The Culture of Offence Takes Aim
Helen Flanagan is an actress who used to appear in Coronation Street, and was lately a contestant in ITV’s ever popular “Celebrity Jungle Torture”, or whatever it’s called. She’s one of that new brand of celebrities who tweets herself (rather than having a PR tweet for her, which is often the case), and treats us to the mundane minutiae of her day.
On Monday evening, she ran into a bit of a problem. Being hungover, she posted an image of herself taken in October, showing her in lingerie, pointing what appears to be a very obvious toy gun towards her head, with the caption “headf**k”.
As everyone who casts even a vague glance at the news would know by now, there was the small matter of the Sandy Hook elementary school massacre last Friday. Twitter decided, in its hundreds, that Ms Flanagan was “insensitive” and “offensive”. Several newspapers – chief amongst them the Sun and Mail – decided to follow suit (complete, of course, with the offending image, because Ms Flanagan in lingerie is, one assumes, guaranteed to sell newspapers even without the addition of a very obvious toy gun). Ms Flanagan, who states she is diagnosed with bipolar disorder and attention deficit disorder, ends up having to appear on Daybreak, ITV’s bland early morning snoozathon, to apologise profusely for her “crime”.
Each newspaper’s story included within it quotes from parents of children killed in the massacre. These parents were unnamed and unidentified. Now, there’s only two interpretations one could read of this: the first, is the charitable one, which is the Sun and the Mail made up these quotes. I’ve got no idea whether they did or not, by the way, and am not accusing them of doing so. But, as I say, that’s the charitable interpretation.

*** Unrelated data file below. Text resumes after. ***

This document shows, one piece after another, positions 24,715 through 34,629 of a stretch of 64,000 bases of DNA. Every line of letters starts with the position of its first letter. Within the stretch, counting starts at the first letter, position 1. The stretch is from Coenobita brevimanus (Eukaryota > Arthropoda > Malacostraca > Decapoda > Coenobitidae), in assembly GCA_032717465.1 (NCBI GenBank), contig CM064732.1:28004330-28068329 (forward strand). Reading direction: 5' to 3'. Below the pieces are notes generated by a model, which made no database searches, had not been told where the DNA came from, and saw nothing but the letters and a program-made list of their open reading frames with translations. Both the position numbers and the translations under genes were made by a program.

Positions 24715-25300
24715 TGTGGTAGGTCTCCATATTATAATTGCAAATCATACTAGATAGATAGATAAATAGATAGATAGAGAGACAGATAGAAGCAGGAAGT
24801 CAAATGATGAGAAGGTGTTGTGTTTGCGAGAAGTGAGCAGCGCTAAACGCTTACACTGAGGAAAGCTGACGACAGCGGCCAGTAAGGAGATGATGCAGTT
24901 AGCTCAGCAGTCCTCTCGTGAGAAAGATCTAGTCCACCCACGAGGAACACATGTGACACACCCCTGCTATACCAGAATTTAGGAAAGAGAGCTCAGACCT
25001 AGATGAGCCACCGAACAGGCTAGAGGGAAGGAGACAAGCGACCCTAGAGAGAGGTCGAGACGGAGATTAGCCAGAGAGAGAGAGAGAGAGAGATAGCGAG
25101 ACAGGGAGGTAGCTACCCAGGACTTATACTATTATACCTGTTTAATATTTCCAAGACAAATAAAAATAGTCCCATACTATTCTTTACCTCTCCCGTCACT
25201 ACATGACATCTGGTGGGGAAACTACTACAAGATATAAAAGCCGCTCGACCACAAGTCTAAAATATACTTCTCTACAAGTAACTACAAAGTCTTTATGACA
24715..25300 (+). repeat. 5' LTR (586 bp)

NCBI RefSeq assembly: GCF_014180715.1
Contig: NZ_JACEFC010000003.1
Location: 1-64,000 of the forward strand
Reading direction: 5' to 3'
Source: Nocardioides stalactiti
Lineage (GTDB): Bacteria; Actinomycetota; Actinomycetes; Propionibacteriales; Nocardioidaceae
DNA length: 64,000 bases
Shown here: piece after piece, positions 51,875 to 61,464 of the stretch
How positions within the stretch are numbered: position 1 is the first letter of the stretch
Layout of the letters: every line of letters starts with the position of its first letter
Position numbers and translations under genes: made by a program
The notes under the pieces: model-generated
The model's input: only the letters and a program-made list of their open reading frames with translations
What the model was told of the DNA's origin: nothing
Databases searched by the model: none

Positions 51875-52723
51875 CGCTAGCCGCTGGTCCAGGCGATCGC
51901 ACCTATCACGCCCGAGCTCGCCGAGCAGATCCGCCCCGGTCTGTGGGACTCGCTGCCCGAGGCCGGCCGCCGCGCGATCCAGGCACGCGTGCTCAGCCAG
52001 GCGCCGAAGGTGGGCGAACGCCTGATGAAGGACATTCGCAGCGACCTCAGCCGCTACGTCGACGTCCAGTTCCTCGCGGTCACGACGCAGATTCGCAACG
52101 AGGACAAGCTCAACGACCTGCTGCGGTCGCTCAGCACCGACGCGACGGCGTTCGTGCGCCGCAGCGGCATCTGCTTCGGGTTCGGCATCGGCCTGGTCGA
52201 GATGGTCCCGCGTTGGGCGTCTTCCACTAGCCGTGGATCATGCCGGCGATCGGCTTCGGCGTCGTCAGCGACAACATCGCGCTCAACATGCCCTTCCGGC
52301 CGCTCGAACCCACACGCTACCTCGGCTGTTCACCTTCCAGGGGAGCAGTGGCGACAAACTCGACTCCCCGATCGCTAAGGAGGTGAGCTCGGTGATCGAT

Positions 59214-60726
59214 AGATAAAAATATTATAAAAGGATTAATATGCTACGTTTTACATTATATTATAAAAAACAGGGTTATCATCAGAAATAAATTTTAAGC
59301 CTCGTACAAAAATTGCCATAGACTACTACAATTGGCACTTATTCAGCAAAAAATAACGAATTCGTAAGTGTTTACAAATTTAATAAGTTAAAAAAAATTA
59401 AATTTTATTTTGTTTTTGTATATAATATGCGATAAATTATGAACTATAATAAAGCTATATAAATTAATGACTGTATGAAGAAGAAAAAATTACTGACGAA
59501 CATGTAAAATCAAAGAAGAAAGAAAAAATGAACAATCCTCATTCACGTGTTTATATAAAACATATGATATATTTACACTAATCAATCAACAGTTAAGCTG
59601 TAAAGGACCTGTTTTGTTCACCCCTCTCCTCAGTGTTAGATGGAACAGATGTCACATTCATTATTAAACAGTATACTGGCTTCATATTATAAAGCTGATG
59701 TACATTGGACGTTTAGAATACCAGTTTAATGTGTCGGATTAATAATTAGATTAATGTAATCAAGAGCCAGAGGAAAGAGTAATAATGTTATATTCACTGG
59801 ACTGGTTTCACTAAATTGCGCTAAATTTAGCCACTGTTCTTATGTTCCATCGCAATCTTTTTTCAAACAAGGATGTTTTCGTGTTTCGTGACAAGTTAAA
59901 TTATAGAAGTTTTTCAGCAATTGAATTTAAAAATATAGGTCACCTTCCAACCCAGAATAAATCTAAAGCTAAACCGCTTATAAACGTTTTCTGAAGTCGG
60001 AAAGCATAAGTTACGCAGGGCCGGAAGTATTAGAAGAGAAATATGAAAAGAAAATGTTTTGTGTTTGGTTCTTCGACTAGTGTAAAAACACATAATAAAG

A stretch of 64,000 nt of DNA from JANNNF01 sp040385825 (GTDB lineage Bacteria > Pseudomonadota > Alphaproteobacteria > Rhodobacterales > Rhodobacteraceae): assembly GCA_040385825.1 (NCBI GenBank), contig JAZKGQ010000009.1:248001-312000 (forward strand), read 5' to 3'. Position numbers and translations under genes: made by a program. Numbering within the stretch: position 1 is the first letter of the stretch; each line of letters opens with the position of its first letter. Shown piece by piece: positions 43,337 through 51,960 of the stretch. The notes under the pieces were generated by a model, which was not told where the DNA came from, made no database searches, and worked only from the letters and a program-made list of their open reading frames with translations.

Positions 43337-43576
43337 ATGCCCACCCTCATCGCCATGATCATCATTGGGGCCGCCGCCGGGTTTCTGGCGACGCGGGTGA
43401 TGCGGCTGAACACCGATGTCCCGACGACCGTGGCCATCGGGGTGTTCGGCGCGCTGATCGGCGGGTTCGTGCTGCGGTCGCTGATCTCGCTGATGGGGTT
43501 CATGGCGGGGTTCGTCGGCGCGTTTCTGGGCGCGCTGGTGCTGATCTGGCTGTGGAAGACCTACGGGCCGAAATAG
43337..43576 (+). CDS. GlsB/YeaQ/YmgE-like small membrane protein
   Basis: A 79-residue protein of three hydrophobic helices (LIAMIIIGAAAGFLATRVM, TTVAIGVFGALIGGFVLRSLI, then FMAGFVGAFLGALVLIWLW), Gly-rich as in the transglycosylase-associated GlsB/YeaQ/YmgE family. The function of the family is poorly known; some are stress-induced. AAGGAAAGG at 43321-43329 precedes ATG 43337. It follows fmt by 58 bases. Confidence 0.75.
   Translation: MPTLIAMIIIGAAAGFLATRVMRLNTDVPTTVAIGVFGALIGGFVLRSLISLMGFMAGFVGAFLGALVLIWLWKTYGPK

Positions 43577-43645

The uncharitable interpretation is this: a minor British celebrity posts a picture of herself on Twitter that only those stretching, reaching, aching for a connection, could actually connect to Sandy Hook and get “offended”. Ms Flanagan holds no assault rifle. Ms Flanagan is pointing the “gun” at nobody bar herself. Ms Flanagan offers no threat. Ms Flanagan, as the accompanying tweets show, is talking about having a splitting headache. Meanwhile, at the UK Cinemas, hundreds of thousands of people go and watch “Skyfall” and “Seven Psychopaths” and Tom Cruise in “Jack Reacher”, revelling in fictional guns being used violently. On BBC1 on Monday night, the late film was “Matador”, featuring a washed up hitman. On the weekend, hundreds of thousands of people tuned in to watch “The Killing” and “Homeland”, which both feature death, violence and the threat of violence. In this context, Ms Flanagan’s tweet is a mere drop in the ocean, it’s offensiveness diluted to almost homeopathic concentrations, and it takes a reach of almost gargantuan proportions to connect it to Sandy Hook. Convinced they have been “offended” by her “insensitive” behaviour, and determined to share the genuine pain of actual victims through their posturing, hundreds of people take to Twitter to berate a woman with self-confessed mental health issues. The British tabloid press, not to be outdone, decides the best thing to do in this situation is to run with the story and contact the families of victims just days after their children had died, to ask them their opinion about “news” they would never have heard of were it not for the Sun and the Mail contacting them.
Now, putting the story like that, one needs to ask, what’s really insensitive and offensive here? Because for the life of me, I can’t see that it’s Ms Flanagan.